Kenda Mutongi

Kenda Mutongi
Professor of History
email
413-597-3351
Hollander Hall Rm 226


On Leave 2017-2018

Education

B.A. Coe College (1989)
M.A. University of Virginia (1993)
Ph.D. University of Virginia, African History (1996)

Courses

Note: courses in gray are not offered this academic year.

HIST 203 / AFR 203

Modern African History

HIST 304 / AFR 304

South Africa and Apartheid

WGSS 308 / AFR 308 / HIST 308

Gender and Society in Modern Africa

AFR 313 / ENVI 306 / HIST 307

A History of an African City

HIST 402 / WGSS 400 / AFR 402 / GBST 402

A History of Family in Africa

Biography

Kenda Mutongi was born and raised in a small village in western Kenya and earned a PhD in African history from the University of Virginia. She is a social and cultural historian of postcolonial Africa; her work is interdisciplinary, and combines ethnographic research with narrative history in order to uncover the often-overlooked struggles of the lives of Africans.

Mutongi is the author of MATATU: A History of Popular Transportion in Nairobi (University of Chicago Press, 2017); and Worries of the Heart: Widows, Family, and Community in Kenya (University of Chicago Press, 2007), which received an Honorable Mention from the African Studies Association’s Melville J. Herskovits Award for the best scholarly book on Africa in all disciplines. She has also published articles in the main African studies journals.

Her current project focuses on the history of secondary schooling in Kenya. The study focuses on post-colonial Kenya but also looks back to the turn of the twentieth century when the first schools were established in Kenya. The study will help provide a picture of what it has been like for the students to grow up in a Kenya that is buffeted by all the fears, expectations, and contradictions of a new African nation.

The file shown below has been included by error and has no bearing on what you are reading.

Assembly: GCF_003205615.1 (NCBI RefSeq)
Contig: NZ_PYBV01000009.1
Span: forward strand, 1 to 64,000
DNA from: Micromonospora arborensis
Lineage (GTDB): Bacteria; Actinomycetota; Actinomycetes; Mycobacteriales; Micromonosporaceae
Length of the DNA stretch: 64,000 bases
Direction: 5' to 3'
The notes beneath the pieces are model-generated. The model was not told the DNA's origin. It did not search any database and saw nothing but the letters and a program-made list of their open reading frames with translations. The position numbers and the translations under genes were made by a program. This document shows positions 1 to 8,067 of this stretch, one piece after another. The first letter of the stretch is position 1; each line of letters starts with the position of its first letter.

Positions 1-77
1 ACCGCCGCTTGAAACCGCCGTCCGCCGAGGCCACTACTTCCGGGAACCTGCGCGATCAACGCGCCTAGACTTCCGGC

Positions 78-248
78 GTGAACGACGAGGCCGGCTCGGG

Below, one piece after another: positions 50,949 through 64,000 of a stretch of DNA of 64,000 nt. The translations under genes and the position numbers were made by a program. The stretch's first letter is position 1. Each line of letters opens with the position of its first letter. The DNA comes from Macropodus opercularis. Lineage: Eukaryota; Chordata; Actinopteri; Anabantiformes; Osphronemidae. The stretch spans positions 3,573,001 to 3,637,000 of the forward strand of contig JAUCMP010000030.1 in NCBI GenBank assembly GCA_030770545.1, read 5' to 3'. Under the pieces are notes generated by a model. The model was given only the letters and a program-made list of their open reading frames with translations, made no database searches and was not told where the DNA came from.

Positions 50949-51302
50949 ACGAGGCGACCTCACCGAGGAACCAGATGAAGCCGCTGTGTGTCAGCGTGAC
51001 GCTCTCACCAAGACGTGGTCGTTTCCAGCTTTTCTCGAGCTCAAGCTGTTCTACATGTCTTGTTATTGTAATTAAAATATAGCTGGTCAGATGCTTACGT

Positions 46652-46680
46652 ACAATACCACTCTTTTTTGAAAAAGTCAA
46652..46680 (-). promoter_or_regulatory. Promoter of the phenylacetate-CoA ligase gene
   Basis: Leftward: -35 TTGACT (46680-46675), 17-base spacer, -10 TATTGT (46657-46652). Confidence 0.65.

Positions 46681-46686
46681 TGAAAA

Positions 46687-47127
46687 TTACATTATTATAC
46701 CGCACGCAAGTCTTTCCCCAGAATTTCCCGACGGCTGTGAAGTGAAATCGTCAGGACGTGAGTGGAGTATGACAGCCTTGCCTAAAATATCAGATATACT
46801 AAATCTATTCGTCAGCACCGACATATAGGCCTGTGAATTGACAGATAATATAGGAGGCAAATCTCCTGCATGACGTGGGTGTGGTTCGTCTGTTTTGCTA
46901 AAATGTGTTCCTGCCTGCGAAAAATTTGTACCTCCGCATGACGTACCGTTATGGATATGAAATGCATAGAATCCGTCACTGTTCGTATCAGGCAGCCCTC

Mutongi has been a Member at the Institute for Advanced Study in Princeton, and a fellow at the Radcliffe Institute for Advanced Study at Harvard, and at the Netherlands Institute for Advanced Study in Amsterdam. She has also received grants from the NEH, the Rockefeller Foundation, and the Woodrow Wilson National Fellowship Foundation.

Mutongi has served as chair of the Africana Studies and the Africa/Middle Eastern Studies Programs at Williams, and is on the editorial boards of several journals in African Studies. She teaches a wide range of courses in the history of 19th and 20th century Africa.

Selected Publications

Books:

MATATU:  A History of Popular Transportation in Nairobi (University of Chicago Press, March 2017)

Worries of the Heart: Widows, Family, and Community in Kenya (University of Chicago Press, 2007) FINALIST, MELVILLE J. HERSKOVITS, HONORABLE MENTION AWARD, 2008, awarded by the African Studies Association for the best scholarly book on Africa, in any discipline.

Articles:

“Thugs or Entrepreneurs? Perceptions of Matatu Operators in Nairobi, 1970 to the Present,” Africa, 76, 4 (2006)

“Dear Dolly’s Advice: Representations of Youth, Courtship, and Sexualities in Africa, 1960-80,” International Journal of African Historical Studies, 1, 2 (2000). REPRINTED in Lynn Thomas and Jennifer Cole. Eds. Love in Africa (University of Chicago Press, 2009) and in Chi-Chi Undichie, et al. ed. Old Wineskins, New Wine: Readings in Sexuality in sub-Saharan Africa (Oxford University Press, 2010)

“Worries of the Heart”: Widowed Mothers, Daughters, and Masculinities in Western Kenya, 1940-60,” Journal of African History, 1, 3 (1999). REPRINTED in Andrea Cornwall. Ed. Readings in Gender in Africa (Oxford University Press, 2005)

“Women and Culture in Africa and the Middle East: A Review Article,” Signs: Journal of Women in Culture and Society, 23, 4 (1998)

Research Interests

Modern Africa, Political Economy, Transport Culture, Urban History, Gender

Theses Advised

Charles Crawford, 10Breaking with the Past: How the Rwandan State and its Military Moved the Land of a Thousand Hills Beyond Genocide

Robert Bland, ’07Seeing Like an Empire: The Uganda Railway and the Failure of the British Mission in Kenya, 1888-1923 [Co-advisor]

Program Connections at Williams

Africana Studies

International Studies

Political Economy

Current Committees

  • Global Studies